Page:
Giant pandas arrive in Britain today

Giant pandas arrive in Britain todayPA


Two giant pandas will arrive at Edinburgh zoo today after a 26-hour journey from south-west China.

The giant pandas, the first in Britain for nearly 20 years, are called Tian Tian - which is translated at Sweetie - and Yang Guang (pictured), which translates as Sunshine.

The eight-year-old bears will be taken to their new £300,000 enclosures to recover from the trip and will be kept under a six-month quarantine, with keepers wearing protective suits and being trained in avoiding bites, amid concerns that they could be carrying rabies.

The pandas will be loaned to the zoo for ten years, following four years of negotiations with the Chinese government.

It is hoped that they will produce Britain's first panda cub.

Edinburgh zoo's computers crashed as soon as their arrival was announced last week.

A spokesperson said: "We have had tremendous interest and expect ticket sales to soar when the pandas are actually here."

Click on the image below to see the winners of the National Geographic Photography Award 2011...

12 PHOTOS
National Geographic 2011 Photography Contest
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Giant pandas arrive in Britain today

'Rufous humming bird takes a much need break on a pine tree, boasting his beautifully bright chest.'

'This image was taken in winter time in a arid area of the Canadian Rockies. Temperatures where below -30 degrees Celsius yet because there was no snow fall the surface of the lake was uncovered allowing me to see and capture the bubbles (gas release from lake bed) that were trapped in the frozen waters.'
 

Bonobo Portrait, Jacksonville Zoo, Florida.

'One morning while on the Big Island of Hawaii I explored my surroundings to see if I could find something to photograph. I almost went back inside when something on this huge palm tree leaf caught my eye. I stayed around and it was this little gecko, startled by my presence; he was hidden between the ridges of the leaf. He would pop his head up periodically to check his surroundings, as soon as he saw I was still there he would hide again. We played this game for a while until I got the shot.'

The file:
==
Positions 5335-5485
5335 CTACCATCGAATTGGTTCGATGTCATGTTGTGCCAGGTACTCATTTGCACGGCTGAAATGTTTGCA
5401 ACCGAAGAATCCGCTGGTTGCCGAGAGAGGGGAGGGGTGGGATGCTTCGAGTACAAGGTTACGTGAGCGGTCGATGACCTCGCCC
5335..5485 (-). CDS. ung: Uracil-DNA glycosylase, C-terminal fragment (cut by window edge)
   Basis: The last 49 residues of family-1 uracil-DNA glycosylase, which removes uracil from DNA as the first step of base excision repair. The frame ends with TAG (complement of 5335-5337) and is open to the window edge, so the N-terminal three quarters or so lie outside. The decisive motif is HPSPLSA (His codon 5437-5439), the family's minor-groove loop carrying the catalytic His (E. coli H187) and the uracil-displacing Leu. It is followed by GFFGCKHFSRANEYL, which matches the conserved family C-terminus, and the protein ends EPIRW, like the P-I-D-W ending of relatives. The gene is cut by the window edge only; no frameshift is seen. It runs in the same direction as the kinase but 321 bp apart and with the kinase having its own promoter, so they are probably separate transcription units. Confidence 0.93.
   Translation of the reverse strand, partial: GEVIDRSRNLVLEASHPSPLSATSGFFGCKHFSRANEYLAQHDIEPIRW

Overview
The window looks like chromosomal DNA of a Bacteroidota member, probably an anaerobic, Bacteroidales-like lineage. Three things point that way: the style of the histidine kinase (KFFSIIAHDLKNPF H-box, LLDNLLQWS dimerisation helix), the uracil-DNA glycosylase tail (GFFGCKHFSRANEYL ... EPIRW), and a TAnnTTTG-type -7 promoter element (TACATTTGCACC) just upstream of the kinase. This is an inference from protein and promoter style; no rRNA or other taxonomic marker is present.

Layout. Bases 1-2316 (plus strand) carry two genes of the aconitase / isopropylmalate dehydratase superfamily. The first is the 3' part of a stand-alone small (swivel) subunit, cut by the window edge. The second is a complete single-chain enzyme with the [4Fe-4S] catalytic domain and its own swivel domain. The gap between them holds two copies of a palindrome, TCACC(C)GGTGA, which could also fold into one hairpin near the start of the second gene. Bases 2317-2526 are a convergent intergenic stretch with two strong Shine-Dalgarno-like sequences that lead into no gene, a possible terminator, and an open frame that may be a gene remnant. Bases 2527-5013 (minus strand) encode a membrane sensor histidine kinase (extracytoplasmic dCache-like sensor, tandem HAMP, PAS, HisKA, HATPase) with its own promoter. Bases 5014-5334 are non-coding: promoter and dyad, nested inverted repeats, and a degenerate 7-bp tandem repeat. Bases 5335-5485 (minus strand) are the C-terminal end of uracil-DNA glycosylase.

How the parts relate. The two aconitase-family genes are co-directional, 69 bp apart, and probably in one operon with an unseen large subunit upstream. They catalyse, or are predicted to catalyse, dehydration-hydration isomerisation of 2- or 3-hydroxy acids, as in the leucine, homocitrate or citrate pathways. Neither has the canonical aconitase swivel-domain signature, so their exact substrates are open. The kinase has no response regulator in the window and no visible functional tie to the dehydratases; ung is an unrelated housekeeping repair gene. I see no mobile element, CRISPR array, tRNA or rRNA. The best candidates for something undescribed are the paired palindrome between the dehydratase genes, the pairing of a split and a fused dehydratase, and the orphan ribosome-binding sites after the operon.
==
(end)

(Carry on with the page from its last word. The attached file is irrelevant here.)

'A ‘joey’ (baby) Eastern Grey Kangaroo pokes a head out from its mother’s pouch. The baby kangaroo will continue to peek until if feels safe enough to emerge for short periods. After seven to 10 months it will leave the pouch for the last time.'

'Lynx (Lynx canadensis) flinches its ear at bothersome gnats in the late evening summer sun in Alaska.'

'Rare and endangered Australian Sea Lions (Neophoca cinerea) swim and play  in the shallows of Hopkins Island, South Australia.'

'Cage divers confront a great white shark.'

'An unexpected side-effect of the 2010 flooding in parts of Sindh, Pakistan, was that millions of spiders climbed up into the trees to escape the rising flood waters; because of the scale of the flooding and the fact that the water took so long to recede, many trees became cocooned in spiders webs. People in the area had never seen this phenomenon before, but they also reported that there were less mosquitos than they would have expected, given the amount of standing water that was left. Not being bitten by mosquitos was one small blessing for people that had lost everything in the floods.'

'This image was captured to Sandbar, Grand Cayman during my last trip. This beautiful creature turn around you very close and you can touch it.This is a really amazing experience, you are surrounded by dozen of this friendly animal.'

'Curious hammerhead at dusk.'

'At safari, not only animals can attract attention.'

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